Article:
The Emperor held it impossible to make a perfect army, says Las Casas, "without abolishing our arms, magazines, commissaries, and carriages, until, in imitation of the Roman custom, the soldier should receive his supply of corn, grind it in his hand-mill, and bake his bread himself.
Phocion, Socrates, Anaxagoras, Diogenes, are great men, but they leave no class.
All things are made sacred by relation to it, — one as much as another. Let us stun and astonish the intruding rabble of men and books and institutions, by a simple declaration of the divine fact. He started out as a clergyman like all of the men is his family before him, but later began writing about what he believed.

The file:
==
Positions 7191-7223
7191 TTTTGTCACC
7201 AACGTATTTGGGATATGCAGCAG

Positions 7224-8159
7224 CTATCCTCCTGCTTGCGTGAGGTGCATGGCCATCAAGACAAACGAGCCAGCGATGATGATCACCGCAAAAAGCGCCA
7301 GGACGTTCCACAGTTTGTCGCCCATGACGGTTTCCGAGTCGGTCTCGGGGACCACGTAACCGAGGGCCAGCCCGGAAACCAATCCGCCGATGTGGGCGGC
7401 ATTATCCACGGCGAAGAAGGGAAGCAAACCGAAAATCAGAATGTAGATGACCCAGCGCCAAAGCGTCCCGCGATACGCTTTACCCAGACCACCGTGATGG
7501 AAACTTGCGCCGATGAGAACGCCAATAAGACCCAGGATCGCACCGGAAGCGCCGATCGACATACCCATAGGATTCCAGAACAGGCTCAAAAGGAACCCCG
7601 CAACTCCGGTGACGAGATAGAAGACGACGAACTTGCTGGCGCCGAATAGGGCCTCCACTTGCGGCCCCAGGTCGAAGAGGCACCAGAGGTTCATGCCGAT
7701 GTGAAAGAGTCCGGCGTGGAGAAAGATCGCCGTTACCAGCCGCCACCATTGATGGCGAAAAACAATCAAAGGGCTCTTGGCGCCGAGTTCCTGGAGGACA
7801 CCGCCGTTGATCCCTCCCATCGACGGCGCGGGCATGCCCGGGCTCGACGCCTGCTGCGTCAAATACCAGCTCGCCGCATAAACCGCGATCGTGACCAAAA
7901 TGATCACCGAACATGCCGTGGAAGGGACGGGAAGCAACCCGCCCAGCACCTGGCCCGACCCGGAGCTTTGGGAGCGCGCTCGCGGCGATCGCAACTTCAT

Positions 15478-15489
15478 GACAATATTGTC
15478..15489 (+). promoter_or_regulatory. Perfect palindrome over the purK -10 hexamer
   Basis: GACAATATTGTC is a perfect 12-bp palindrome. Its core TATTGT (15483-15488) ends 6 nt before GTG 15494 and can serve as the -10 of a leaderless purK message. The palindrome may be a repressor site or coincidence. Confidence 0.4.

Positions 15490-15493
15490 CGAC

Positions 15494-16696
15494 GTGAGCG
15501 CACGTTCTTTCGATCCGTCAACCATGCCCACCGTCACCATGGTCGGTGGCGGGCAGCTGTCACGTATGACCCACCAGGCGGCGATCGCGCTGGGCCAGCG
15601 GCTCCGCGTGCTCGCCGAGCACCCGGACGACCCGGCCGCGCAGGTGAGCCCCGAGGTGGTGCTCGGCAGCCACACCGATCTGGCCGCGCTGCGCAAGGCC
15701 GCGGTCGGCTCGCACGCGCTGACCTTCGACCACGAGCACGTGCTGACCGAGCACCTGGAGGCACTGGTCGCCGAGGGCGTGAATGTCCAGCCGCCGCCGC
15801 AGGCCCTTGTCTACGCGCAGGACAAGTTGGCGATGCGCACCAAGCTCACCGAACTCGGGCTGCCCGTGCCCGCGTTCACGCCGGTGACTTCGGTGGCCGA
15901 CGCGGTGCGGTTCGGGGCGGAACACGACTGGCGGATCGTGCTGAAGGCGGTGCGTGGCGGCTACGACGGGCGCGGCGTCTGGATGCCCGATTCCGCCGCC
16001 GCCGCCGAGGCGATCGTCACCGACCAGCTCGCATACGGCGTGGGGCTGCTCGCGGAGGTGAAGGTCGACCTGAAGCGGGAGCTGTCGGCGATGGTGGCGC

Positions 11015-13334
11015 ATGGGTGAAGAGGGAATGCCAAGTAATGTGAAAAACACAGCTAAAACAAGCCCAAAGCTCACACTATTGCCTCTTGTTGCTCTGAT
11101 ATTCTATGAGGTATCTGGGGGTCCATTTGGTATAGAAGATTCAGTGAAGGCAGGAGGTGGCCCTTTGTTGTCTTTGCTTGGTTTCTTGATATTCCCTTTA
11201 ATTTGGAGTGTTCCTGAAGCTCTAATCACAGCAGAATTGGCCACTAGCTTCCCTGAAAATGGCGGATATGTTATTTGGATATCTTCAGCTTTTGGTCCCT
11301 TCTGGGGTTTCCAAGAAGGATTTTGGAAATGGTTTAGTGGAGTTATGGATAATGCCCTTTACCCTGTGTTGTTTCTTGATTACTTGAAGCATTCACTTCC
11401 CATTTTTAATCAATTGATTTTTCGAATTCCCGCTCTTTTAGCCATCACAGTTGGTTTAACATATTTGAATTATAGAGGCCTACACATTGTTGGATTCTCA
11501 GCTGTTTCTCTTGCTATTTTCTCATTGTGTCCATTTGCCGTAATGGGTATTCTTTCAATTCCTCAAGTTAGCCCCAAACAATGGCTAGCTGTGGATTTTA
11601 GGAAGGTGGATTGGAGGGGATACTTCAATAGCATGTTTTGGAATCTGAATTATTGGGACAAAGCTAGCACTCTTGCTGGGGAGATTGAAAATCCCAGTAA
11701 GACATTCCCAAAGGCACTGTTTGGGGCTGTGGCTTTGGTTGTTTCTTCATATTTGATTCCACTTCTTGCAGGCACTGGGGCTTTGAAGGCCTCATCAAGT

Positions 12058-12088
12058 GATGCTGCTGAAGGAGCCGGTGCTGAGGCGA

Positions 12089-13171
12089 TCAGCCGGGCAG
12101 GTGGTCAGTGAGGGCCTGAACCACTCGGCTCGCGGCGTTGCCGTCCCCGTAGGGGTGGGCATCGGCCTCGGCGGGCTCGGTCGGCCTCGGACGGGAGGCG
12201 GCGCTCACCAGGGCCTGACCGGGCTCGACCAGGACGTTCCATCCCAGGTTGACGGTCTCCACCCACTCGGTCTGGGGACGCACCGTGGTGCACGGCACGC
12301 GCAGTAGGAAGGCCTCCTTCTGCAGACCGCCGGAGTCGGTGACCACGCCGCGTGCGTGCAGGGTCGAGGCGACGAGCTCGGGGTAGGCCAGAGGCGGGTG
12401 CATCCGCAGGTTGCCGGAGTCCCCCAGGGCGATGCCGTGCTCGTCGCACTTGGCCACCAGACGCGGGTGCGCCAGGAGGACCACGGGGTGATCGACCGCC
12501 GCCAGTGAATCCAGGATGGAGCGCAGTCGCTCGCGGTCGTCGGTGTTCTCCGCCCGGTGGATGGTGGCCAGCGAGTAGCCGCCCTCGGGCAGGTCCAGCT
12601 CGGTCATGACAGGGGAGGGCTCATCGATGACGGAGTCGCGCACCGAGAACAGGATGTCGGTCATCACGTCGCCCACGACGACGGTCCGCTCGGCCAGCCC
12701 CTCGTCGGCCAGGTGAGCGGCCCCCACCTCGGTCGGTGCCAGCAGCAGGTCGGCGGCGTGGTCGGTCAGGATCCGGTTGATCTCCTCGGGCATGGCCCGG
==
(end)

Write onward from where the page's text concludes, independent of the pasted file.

That which they call a holy office is not so much as brave and manly. If, therefore, a man claims to know and speak of God, and carries you backward to the phraseology of some old mouldered nation in another country, in another world, believe him not.
Henceforward I am the truth's. Do I not know that, with all this ostentation of examining the grounds of the institution, he will do no such thing?
It supposes dualism and not unity in nature and consciousness.